of these studies have been conducted in high income countries rather than
low or middle income countries.
Post-traumatic stress disorder.
Studies of comorbid HIV/AIDS and PTSD have focused on a wide variety
of demographic, cultural, and socioeconomic subgroups of diverse
populations including women,40-42 socioeconomically disadvantaged
persons,43,44 gay men,45 and adolescents and young adults in developed
countries such as the US and Great Britain.46 Other studies have focused on
adults or children in African countries impacted by the AIDS pandemic.47,48
In the US, PTSD rates have been reported to be 10.4 percent to 42.2 percent
in treatment seeking and convenience samples of patients with HIV/
AIDS.41,49 Assessments of the generalizability of study findings should
consider the gender or sex of study participants. Several factors may
account for the co-occurrence of HIV/AIDS and PTSD and other anxiety
and mood disorders such as major depression. These include the potentially
traumatic nature of being diagnosed with a disease that is often perceived
as life-threatening; the relatively high rates of traumatic exposures (physical
assault, sexual trauma, or the sudden, unexpected death of a close family
member or friend) that have been reported in studies of persons with HIV/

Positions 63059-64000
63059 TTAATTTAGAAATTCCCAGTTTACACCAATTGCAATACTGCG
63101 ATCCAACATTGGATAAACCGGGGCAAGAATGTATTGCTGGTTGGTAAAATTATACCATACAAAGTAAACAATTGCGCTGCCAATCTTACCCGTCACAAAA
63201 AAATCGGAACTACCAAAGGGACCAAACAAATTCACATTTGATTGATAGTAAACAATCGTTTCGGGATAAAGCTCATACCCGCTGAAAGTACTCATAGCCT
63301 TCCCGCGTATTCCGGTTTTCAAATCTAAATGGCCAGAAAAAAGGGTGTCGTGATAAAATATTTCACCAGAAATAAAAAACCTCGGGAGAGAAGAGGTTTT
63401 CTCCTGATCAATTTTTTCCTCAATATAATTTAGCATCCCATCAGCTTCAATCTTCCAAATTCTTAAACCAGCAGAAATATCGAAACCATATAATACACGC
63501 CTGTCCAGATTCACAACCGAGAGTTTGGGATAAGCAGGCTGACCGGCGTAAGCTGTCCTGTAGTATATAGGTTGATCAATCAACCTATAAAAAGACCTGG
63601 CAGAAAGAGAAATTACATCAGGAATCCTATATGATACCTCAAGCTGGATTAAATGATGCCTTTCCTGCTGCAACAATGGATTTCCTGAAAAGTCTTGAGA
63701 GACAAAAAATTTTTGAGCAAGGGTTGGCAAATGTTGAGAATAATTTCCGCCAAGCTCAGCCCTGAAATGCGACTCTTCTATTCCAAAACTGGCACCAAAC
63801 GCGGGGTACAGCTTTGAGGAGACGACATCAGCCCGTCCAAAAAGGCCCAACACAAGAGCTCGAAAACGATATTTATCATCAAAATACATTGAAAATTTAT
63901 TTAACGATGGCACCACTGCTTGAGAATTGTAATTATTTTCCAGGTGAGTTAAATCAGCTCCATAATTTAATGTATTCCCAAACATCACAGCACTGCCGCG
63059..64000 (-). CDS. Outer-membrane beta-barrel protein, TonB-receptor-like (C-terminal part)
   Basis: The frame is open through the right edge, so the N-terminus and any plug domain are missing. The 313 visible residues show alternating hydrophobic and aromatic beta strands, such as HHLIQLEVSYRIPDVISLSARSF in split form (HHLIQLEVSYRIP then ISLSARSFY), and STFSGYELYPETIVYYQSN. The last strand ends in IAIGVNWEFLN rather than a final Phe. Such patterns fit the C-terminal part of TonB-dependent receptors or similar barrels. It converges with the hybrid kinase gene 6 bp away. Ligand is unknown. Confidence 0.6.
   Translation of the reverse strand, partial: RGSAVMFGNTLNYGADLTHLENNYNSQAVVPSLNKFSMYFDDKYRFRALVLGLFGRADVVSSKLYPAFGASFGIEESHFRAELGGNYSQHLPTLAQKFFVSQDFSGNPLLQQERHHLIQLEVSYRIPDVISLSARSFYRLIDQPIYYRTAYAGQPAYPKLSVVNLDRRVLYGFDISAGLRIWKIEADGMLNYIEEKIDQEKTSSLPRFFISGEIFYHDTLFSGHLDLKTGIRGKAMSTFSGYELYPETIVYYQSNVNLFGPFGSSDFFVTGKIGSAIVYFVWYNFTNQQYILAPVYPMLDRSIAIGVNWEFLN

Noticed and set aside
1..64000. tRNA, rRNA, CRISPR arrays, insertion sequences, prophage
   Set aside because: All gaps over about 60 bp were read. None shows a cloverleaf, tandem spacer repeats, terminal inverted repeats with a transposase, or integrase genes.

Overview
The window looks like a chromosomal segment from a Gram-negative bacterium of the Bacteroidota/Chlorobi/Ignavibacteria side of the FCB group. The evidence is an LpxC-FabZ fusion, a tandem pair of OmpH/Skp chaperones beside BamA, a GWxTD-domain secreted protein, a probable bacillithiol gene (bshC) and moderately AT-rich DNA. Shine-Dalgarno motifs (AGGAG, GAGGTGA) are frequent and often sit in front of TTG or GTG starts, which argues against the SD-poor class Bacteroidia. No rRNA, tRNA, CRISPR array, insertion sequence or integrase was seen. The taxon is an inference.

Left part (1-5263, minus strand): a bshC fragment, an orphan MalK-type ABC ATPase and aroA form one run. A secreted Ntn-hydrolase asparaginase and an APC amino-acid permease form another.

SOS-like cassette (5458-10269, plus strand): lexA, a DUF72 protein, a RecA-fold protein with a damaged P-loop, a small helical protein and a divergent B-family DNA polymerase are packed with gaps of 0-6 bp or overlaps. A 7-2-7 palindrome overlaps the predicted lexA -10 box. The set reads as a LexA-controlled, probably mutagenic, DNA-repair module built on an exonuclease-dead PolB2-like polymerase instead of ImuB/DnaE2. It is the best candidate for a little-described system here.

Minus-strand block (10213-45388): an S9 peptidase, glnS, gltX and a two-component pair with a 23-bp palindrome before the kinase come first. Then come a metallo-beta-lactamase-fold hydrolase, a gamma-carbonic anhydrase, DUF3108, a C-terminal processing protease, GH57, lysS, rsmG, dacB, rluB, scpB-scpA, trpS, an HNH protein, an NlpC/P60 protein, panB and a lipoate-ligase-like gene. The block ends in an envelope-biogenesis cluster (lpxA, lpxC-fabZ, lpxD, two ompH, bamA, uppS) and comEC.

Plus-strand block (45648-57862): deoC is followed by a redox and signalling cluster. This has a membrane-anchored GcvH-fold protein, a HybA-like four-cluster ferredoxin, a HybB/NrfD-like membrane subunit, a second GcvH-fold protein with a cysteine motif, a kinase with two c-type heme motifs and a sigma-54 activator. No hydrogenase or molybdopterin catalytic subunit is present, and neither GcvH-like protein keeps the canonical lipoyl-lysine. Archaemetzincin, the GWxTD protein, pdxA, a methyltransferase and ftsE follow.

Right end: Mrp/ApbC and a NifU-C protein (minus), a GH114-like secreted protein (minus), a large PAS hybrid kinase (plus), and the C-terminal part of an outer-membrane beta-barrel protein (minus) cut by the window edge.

AIDS; and patient perceptions of AIDS-related stigma.41,50


Public Health Reviews, Vol. 34, No 2

Although PTSD may develop following an HIV/AIDS diagnosis, the

reverse is also true as some persons suffering from PTSD, substance abuse,
or other psychiatric illness are more likely to engage in risky behaviors
including unsafe sex.51 Early life stressors such as physical abuse, sexual
abuse, neglect, verbal violence, or witnessed violence have been positively
associated with incident HIV infection in 13,274 US men who participated
in the National Epidemiologic Survey on Alcohol and Related Conditions,
2004-2005.52 Women, children, and sexual minorities may be exposed to
HIV as a result of sexual trauma.53 Intravenous drug abuse is another
important risk factor in many populations around the world.
Results from studies conducted in the US, Great Britain, South Africa,
and other countries indicate that the co-occurrence of HIV/AIDS and PTSD
results in special challenges for people living with HIV/AIDS and their
health care providers, and that it is important to consider the ages, gender,
sexual orientation, socioeconomic background, and culture of at-risk
persons.2 Studies have shown that many women living with HIV/AIDS
have PTSD stemming from sexual or physical assault or other adverse life
experiences. Katz and Nevid41 examined risk factors for PTSD
symptomatology in a sample of 102 HIV positive women who were
recruited from HIV treatment centers in the New York City metropolitan
area. Factors found to be associated with PTSD symptoms included greater
number of HIV-related physical symptoms, prior history of trauma, greater
perception of stigma, and less social support. About 15 percent of the
women in the study had probable PTSD and an additional 20 percent had
subsyndromal PTSD based on PTSD Checklist scores,41 although the study
was limited by the small sample size and possible selection bias. Young
persons living with HIV/AIDS are another vulnerable group in society that
is often subject to physical violence and other traumatic experiences.